Tracking headache triggers in a migraine diary is one of the best things you can do for yourself in migraine prevention, but it requires dedication. Many people are hesitant to commit to a migraine journal, because they’re afraid it will be overwhelming, or not effective. Nothing could be further from the truth!
Using a migraine diary efficiently doesn’t need to be time-consuming, and it may provide some important clues in finding out what factors most influence how often you get migraine attacks.
Why keep a migraine diary?
Studies show that the best way to prevent migraine attacks is to practice trigger avoidance. By eliminating certain foods from your diet and practicing good “migraine hygiene,” you will effectively reduce the number of migraine headaches you get each month substantially.
What’s the catch? Well, you need to know what those migraine triggers are…and the best way to find out what’s causing your migraines is to play detective. By tracking down helpful clues in your migraine diary, you learn more about hidden factors that provoke migraine attacks- things in your daily life, like sleep habits, hormone levels, vitamin deficiencies, even the weather!
While many migraine advocacy sites offer free templates to help you start your own migraine diary, you don’t need to access the Net just to keep track of migraine attack triggers; a simple pencil and notepad is sufficient and more practical for on-the-fly notes and availability when you’re not getting a Wifi signal.
7 important items to list in your migraine diary
1- Date and time
This is basic- always list the date, day of the week, and time when you first start noticing the beginnings of a migraine headache, including symptoms such as tiredness, elation, changes in appetite, strange scents, and migraine auras.
Also, keep track of when your headache ended, and how long it took you to recuperate.
2- Rate the pain
On a scale of one through ten, was this the worst headaches you’ve ever experienced, or was it on the usual pain threshold? Did your headache start at one side of the face and spread out, or was it confined to one specific area of your head?
There are hundreds of food items that may contribute to migraine headaches, so it’s important to always write down what you eat each day. Migraine triggers in food vary for each individual, so don’t compare your red-light foods to others who suffer from chronic migraine attacks.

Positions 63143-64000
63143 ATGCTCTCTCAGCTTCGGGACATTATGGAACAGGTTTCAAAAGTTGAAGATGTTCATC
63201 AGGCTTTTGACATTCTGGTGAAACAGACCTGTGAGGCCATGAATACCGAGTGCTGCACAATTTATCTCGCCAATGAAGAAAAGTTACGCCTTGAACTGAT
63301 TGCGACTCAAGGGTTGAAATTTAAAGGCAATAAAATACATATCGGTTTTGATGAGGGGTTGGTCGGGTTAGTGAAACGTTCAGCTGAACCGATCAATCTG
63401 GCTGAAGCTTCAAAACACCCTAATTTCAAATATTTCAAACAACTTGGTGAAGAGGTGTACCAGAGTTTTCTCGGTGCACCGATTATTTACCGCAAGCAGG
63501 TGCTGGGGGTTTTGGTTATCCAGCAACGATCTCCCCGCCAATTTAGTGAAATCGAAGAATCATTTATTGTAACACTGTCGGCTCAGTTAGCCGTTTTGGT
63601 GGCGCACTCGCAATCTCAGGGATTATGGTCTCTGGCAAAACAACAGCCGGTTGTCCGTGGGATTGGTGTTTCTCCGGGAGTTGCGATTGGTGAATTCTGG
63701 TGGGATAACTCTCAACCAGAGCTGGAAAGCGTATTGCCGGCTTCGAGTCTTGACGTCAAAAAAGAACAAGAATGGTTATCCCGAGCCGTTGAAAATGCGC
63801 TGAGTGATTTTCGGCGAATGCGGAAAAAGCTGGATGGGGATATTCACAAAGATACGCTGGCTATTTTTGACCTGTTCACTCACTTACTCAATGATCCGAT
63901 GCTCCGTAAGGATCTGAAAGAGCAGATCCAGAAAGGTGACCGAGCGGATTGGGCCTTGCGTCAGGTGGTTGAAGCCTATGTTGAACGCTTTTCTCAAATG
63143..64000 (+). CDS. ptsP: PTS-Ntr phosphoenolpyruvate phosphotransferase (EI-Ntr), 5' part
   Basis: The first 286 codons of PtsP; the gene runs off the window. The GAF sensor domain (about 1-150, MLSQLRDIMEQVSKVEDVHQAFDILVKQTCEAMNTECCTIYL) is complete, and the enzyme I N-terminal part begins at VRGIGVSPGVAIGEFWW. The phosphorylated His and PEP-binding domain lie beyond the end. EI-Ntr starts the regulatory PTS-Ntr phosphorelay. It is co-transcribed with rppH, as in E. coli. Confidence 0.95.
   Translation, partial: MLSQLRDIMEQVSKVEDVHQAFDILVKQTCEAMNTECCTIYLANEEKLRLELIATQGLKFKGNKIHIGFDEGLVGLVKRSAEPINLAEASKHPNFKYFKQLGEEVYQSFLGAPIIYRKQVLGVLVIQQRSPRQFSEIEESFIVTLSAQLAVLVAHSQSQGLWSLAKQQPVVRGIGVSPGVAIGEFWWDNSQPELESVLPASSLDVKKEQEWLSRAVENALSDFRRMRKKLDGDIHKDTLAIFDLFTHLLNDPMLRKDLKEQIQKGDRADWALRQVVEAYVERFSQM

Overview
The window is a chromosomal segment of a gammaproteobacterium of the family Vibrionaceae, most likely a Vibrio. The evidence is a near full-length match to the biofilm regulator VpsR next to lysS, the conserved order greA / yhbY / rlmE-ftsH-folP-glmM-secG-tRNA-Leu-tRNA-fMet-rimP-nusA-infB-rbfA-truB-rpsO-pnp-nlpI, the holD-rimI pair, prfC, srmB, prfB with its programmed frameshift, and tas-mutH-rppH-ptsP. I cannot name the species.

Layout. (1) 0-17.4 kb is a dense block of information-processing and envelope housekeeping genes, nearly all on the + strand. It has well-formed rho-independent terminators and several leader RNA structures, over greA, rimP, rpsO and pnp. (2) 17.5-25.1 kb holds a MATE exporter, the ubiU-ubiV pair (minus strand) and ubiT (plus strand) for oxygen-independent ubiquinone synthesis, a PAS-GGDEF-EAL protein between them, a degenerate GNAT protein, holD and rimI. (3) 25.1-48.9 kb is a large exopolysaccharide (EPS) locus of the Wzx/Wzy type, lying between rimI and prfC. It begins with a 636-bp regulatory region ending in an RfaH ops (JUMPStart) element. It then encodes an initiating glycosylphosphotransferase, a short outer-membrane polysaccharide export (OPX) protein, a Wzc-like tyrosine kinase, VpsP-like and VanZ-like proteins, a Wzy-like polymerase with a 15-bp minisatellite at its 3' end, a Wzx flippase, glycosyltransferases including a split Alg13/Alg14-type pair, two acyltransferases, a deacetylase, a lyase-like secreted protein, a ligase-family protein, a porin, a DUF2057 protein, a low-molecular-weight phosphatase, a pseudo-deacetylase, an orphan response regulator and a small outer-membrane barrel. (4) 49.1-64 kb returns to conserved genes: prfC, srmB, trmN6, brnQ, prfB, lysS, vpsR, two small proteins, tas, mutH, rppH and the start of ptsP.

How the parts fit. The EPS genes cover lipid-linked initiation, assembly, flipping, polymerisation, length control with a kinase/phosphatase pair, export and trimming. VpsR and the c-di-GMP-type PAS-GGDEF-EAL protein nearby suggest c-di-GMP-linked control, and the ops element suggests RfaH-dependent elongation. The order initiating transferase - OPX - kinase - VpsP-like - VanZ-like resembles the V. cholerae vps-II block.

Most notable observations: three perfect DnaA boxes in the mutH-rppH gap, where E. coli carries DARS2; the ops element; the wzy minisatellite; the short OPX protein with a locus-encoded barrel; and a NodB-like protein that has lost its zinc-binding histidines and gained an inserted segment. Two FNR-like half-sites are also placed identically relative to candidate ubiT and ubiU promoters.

Here is a list of migraine food triggers.
Did you sleep in? Weekend headache is a common trigger for migraines, as it disturbs your body’s need for regularity. Take notes if you fall asleep for a nap in the afternoon, or wake up later than usual while on vacation.
5- Weather changes
What was the weather like today? Was it very hot and humid? You may find that you’re more prone to migraines during certain seasonal changes. While you can’t avoid the weather, you can take measures to control symptoms that trigger migraine attacks. Keep the windows shut during pollen season, or run a humidifier in your office when the air is dry.
6- Physical activity
Believe it or not, some migraine attacks are started by even mild physical exertion. “Exercise migraines” can also happen from coughing, strong bowel movements, sudden jerks of the head, or sexual intercourse.
Read more about exertion migraines.
7- Unusual headaches
This may be the most crucial, yet most underappreciated detail to include in your migraine diary. Migraine attacks usually follow a pattern; migraines with aura are preceded by unusual visual disturbances, sudden fatigue, and increased sensitivity to bright lights, sounds, and scents.
If you experience any out-of-the-ordinary headache symptoms, then keep track of all the details and speak to your doctor.
8- Medications and natural treatments
Which migraine preventatives are you using, and how much? If you took over-the-counter or prescription pain relievers, then keep track of how many milligrams you consumed each day.
This can also be an effective way to determine if your natural migraine treatments are working well!
If you’re currently taking butterbur extracts, magnesium pills, vitamin B2, or coenzyme Q10 tablets for migraines, then write down the amount you are using and the time of day you take your supplements.
Often, natural vitamins and minerals can help migraines significantly, but you need to know how much your body needs in order to control biochemical reactions that trigger migraines.
Want to make it easier? Opt for natural migraine pill formulas that combine all four ingredients in one dose. Experiment with different times of the day for supplementation, and vary the amount you take to get the best results.
Do you have any questions or suggestions? Please leave your comments below.
Share with your friends!
If you found this article helpful, then please share with your friends, family, and coworkers by email, twitter, or Facebook.
Like this? Read more:
How to Make a Migraine Headache Diary
Migraine Headaches- Top 7 FAQ’s
Image courtesy of samuiblue/freedigitalphotos